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    Issues / confusion over issuing content AND 301/404


    I've been trying to figure out the proper way to handle pages that no longer exist on a website. Rather than have a ugly default "404 not found", I'm looking to have a decent page result (one with links back to the rest of the site AND ALSO issue a proper 404 or 301 header response so that Search Engines will realize that the result is no longer available and can be dropped from indexes).

    Sounds simple enough ...but php.net states that you cannot use a Header() response AFTER delivering content to the browser. My Host admin allows me to specify a custom 404 Not found file ...but doing so only seems to change the result from a 404 to a 301 - Moved Permanently. Obviously, this will not work as Search Engines will then see the custom error page as duplicate content for every page that really no longer exists.

    I've looked at .htaccess - which can be used to specify a ErrorDocument 404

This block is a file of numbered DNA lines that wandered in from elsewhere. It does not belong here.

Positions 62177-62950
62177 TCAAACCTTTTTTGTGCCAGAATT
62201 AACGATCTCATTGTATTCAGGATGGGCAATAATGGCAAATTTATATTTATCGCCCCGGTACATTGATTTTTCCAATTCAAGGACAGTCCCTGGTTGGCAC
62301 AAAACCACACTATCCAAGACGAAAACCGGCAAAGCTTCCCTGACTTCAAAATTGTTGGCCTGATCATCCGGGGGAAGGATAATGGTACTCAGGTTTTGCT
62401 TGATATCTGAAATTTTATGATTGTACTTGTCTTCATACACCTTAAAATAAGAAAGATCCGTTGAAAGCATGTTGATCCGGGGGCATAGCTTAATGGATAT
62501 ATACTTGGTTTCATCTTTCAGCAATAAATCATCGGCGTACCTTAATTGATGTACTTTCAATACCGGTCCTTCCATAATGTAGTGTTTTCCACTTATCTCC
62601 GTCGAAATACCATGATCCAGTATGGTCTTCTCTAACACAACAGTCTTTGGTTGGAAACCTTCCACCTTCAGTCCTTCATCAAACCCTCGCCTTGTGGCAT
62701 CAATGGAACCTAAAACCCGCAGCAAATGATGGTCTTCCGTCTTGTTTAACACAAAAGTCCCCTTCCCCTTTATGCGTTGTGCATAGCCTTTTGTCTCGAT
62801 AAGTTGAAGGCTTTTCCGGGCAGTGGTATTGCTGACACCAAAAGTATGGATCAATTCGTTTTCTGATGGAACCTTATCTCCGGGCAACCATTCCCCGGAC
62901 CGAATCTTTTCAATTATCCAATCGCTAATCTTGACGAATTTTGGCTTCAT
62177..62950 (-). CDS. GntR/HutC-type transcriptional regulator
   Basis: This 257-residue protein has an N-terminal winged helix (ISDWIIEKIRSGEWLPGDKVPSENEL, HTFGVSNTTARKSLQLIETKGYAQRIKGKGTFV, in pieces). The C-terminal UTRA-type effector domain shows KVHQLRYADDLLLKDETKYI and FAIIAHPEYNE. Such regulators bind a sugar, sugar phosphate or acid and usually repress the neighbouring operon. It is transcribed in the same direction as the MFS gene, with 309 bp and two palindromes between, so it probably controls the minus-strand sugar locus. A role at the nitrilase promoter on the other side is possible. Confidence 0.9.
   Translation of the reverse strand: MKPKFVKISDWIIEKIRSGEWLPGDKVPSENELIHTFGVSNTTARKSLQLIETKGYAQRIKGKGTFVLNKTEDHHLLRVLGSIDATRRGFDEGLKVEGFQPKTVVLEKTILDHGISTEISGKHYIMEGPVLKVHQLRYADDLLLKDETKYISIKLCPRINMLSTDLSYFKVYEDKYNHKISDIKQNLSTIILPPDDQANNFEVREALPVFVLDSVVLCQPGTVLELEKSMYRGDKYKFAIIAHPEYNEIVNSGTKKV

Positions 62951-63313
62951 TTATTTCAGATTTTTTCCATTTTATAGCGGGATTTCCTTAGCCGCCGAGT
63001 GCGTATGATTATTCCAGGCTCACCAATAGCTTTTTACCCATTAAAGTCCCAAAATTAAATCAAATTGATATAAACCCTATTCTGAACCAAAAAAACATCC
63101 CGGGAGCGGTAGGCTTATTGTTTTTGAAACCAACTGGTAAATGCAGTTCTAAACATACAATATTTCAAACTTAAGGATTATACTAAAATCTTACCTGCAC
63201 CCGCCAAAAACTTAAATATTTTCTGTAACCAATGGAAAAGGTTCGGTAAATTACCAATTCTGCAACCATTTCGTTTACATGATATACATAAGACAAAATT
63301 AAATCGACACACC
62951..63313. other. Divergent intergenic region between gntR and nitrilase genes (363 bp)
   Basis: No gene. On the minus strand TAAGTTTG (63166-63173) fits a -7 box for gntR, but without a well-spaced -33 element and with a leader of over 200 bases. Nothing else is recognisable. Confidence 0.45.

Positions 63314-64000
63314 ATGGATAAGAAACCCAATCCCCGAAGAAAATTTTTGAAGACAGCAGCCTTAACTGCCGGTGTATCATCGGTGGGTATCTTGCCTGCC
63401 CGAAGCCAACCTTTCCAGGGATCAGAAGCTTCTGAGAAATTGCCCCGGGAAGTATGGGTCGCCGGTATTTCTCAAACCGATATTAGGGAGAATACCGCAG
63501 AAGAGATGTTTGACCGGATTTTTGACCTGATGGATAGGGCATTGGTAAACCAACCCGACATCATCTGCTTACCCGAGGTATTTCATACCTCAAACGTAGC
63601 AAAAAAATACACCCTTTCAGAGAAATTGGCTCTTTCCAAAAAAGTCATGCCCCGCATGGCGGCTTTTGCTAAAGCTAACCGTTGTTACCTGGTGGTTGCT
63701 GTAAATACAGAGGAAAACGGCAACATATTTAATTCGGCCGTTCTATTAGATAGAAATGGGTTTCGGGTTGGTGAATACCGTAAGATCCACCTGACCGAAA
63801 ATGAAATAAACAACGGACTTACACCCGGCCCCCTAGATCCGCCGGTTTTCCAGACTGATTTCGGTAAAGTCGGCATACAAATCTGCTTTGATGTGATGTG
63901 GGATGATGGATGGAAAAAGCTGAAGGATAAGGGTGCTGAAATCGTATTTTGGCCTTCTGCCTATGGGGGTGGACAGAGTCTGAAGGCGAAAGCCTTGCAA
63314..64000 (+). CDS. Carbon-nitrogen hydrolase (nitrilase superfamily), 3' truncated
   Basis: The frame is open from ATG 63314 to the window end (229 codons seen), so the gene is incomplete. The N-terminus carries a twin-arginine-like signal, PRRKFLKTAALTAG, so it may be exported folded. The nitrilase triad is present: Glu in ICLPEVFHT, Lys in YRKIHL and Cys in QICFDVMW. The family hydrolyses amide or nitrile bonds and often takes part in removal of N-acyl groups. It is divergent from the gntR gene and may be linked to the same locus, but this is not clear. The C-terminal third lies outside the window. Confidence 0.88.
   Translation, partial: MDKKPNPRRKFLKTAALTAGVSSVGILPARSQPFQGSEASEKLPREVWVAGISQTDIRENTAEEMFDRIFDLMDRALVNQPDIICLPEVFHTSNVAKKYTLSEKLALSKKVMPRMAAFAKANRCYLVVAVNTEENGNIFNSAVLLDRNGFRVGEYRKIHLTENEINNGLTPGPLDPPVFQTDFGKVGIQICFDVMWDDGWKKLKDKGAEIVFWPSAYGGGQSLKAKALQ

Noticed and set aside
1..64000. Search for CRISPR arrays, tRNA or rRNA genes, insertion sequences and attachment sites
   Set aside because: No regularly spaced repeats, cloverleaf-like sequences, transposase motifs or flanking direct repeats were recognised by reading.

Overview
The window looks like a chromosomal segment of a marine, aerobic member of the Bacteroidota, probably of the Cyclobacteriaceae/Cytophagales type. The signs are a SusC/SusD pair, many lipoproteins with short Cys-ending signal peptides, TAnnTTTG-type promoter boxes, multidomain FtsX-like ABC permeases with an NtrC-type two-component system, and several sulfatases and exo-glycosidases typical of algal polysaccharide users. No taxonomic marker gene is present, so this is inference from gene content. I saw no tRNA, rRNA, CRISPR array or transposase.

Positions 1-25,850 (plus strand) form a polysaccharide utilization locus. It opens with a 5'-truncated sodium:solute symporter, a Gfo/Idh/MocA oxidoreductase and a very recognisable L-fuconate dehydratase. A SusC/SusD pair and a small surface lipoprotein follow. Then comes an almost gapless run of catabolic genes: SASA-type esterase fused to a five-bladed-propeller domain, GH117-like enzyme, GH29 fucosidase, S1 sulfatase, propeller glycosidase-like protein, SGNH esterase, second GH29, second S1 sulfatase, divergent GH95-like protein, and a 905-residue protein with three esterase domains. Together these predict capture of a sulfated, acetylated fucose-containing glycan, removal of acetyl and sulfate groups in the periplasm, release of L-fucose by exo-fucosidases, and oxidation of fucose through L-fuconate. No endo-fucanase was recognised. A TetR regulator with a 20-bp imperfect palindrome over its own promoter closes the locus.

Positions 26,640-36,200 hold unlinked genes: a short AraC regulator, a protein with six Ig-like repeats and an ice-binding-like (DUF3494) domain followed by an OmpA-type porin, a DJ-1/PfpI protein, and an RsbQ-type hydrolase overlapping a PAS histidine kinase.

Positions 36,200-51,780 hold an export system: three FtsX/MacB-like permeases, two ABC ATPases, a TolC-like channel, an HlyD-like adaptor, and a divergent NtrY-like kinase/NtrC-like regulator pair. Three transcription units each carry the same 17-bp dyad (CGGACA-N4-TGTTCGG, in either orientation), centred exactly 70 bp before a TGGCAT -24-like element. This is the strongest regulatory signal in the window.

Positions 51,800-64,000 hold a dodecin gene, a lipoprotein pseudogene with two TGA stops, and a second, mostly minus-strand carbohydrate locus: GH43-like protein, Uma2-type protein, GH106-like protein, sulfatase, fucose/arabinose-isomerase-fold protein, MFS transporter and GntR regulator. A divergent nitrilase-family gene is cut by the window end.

That works fine for apache but my live host is running windows servers / with isapi rewrite.


    So would one achieve something like this?
    http:// php. net/manual/en/thisdoesntexist

    ( Try it, it'll issue a 404 header AND also displays page content to user)
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    Originally Posted by stride-r
    I've been trying to figure out the proper way to handle pages that no longer exist on a website. Rather than have a ugly default "404 not found", I'm looking to have a decent page result (one with links back to the rest of the site AND ALSO issue a proper 404 or 401 header response so that Search Engines will realize that the result is no longer available and can be dropped from indexes).
    You shouldn't be sending a 401 unless you actually need HTTP authentication for a user. Which I'm very sure you don't.